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I just re-read my post I sound like I am really down on Labs, and nothing is further form the truth... "LOVE "EM"! But I see a continual erosion in the breed as a whole and am passionate about them enough to point it out. I know fully well that there are still many, many beautiful Labs out there and many that are qualified to be in the category I write about... It's just that for everyone that fits the bill, there is another that doesn't and it might be bred! I hope I didn't offend anyone with what was written, I guess I wrote it from the gut... I love the breed and I love my dogs and I will continue to own and run them for as long as I can see into the future!

Good Luck!

Ken

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O.K. I got the little video clip to load... just click on it. He is 4 1/2 months old and this was his second retrieve of a bird in cover... everything else was wings in the house. He brought it back to hand 90% of the time. We worked with birds over the 2 days before the snow hit.

[image]th_Chaserpheasant.jpg[/image]

Good Luck!

Ken

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Labs,

I undertand where you are coming from and I agree with what you are saying. I also hung up my trial whistle in '95, when I realized I just didn't have the resources or time to compete with the pro's. While I had a marginal trial dog, she was a tremendous hunter. I didn't try the hunt tests, but she would have easily earned a SH and I think she would have gave a serious run at a MH. I wish I could have cloned that dog. I worked with several pro's and still maintain a friendship with a couple of them. It is interesting to get their perspectives on how the lab breed has changed - and the consensus is that it has changed. My current dog, from a VERY reputable breeder is a nice dog, but is a touch on the hyper side. He was very soft in training, but has a lot of desire and drive. He is a great pheasant dog because he doesn't have to think about what he is doing and he is very athletic with a great nose. He is a marginal duck dog because he does have to think about what he is doing, he can't sit still, and he is always nervous. I know they are all different (even from the same litter), as I have trained or helped train at least 50 different dogs.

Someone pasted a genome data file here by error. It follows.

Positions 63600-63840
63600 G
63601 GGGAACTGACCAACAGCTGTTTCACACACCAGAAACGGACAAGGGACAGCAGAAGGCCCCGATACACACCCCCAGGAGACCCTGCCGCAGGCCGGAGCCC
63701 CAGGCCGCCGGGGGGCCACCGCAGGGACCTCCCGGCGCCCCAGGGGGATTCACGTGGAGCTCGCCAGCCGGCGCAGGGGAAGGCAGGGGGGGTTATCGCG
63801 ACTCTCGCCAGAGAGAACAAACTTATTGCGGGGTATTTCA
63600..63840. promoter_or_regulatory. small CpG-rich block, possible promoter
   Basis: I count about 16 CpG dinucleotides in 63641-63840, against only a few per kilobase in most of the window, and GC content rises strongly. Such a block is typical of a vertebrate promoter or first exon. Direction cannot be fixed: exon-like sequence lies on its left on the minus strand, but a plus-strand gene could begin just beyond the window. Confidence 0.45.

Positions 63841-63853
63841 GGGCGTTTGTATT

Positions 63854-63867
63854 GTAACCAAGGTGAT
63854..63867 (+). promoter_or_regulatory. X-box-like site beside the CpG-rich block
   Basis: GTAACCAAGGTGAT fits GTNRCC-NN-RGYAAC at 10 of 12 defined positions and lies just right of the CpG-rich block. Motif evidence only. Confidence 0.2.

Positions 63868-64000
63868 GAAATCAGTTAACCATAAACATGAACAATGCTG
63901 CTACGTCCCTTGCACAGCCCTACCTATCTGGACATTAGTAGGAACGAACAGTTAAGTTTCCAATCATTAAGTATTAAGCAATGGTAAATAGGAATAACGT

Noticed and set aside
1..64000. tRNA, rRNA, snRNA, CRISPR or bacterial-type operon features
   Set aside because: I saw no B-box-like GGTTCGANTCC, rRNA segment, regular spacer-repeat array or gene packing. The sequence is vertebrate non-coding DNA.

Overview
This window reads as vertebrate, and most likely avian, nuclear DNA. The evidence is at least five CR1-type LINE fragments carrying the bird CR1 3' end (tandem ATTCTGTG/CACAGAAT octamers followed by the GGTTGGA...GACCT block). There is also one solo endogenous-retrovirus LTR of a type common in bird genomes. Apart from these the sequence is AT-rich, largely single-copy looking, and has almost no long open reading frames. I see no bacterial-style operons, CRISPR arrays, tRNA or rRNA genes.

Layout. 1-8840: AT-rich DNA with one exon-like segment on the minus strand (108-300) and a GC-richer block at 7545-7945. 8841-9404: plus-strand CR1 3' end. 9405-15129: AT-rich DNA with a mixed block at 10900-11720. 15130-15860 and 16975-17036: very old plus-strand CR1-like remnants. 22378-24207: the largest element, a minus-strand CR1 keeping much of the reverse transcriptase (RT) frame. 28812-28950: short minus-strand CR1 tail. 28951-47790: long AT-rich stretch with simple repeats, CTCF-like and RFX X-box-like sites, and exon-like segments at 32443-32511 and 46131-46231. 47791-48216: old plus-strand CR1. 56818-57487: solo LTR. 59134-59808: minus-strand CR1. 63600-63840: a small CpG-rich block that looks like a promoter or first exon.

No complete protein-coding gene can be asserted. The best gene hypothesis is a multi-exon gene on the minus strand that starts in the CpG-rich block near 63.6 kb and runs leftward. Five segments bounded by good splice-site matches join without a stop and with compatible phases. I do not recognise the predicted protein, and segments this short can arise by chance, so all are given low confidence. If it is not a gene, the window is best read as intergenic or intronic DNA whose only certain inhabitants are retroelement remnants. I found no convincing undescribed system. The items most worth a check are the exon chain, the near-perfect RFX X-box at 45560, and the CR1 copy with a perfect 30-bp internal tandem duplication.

I admit I would be hard pressed to go away from a lab, mostly due to the fact that I have small children and the breed is so rarely aggressive and generally make good family dogs while also suitable my hunting needs. I don't hunt waterfowl nearly as much as I used to and primarily hunt pheasants and grouse, which had made me think that I should look at a Springer for my next dog. I have seen some really great Springers. Your stories and comments on your American Cocker, however, has made me think that that breed will get some serious consideration. You didn't offend me because I know you know what you are talking about. Please continue to give updates on how your pup does during training and in the field this Fall.

Thanks,

JDM

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Labs, that is a very nice show dog you got there!!! grin.gifgrin.gifgrin.gif

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Labs, as I was reading your previous posts, I was wondering why would a lab lover be going to a different dog breed??! Now reading this post about labs and how they've changed, you shed some light on your reasoning!!

I love my labs but as I get older those hardcharging lab pups are getting less and less appealing - but I hate to venture into the unknown - another breed of dog, especially when its a 10+ year commitment!

I chuckled at some of the posts questioning the ability of a small dog to go thru cattails. Its not size, its heart and desire that will determine how hard they hit the cattails.

Good luck! Keep us updated on your cocker!!

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It's not how hard they hit the cattails it's how long. I had the heart and desire to be a professional baseball player when i was younger. But it comes a time to admit that I just wasn't going to make it. Just like it comes a time to admit that some dogs have more stamina for hard hunting just like some people have what it takes to do certain jobs. I can admit my dog will never be a duck dog. He doesn't have the coat to handle cold water. I'm also sure that he will still have the same heart and desire at age 10 but will probabbly not be able to handle the cattails like he did in his youger days. Now put a foot of snow on the ground (not a factor in recent years) and dogs that are lower to the ground will even have a tougher time

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My last two dogs were field bred English Cockers. The last, a male I got from Tom Ness in North Dakota was a leggier 40 pounder. Stamina never seemed to be an issue. When we would hunt the cattails he would tunnel through while my hunting partners with Labs would go over the top. Going over the top seemed to use alot more energy.

I had originally chose the Cocker after reading about them in Pheasants Forever. All my friends had Labs and I tend to try to be different. After loosing my last Cocker October of 2005 while hunting my wife finally gave in and bought me a Yellow Lab for Christmas. At first I was unsure, but after having her for 4 months I am sure she will work out fine. (Questioning it after reading Labs comments)

I am planning to do more waterfowl hunting with the Lab. My last Cocker was not a strong fowl dog, but we sure had alot of fun with the pheasants.

Sounds like the American Cocker will also hunt fine.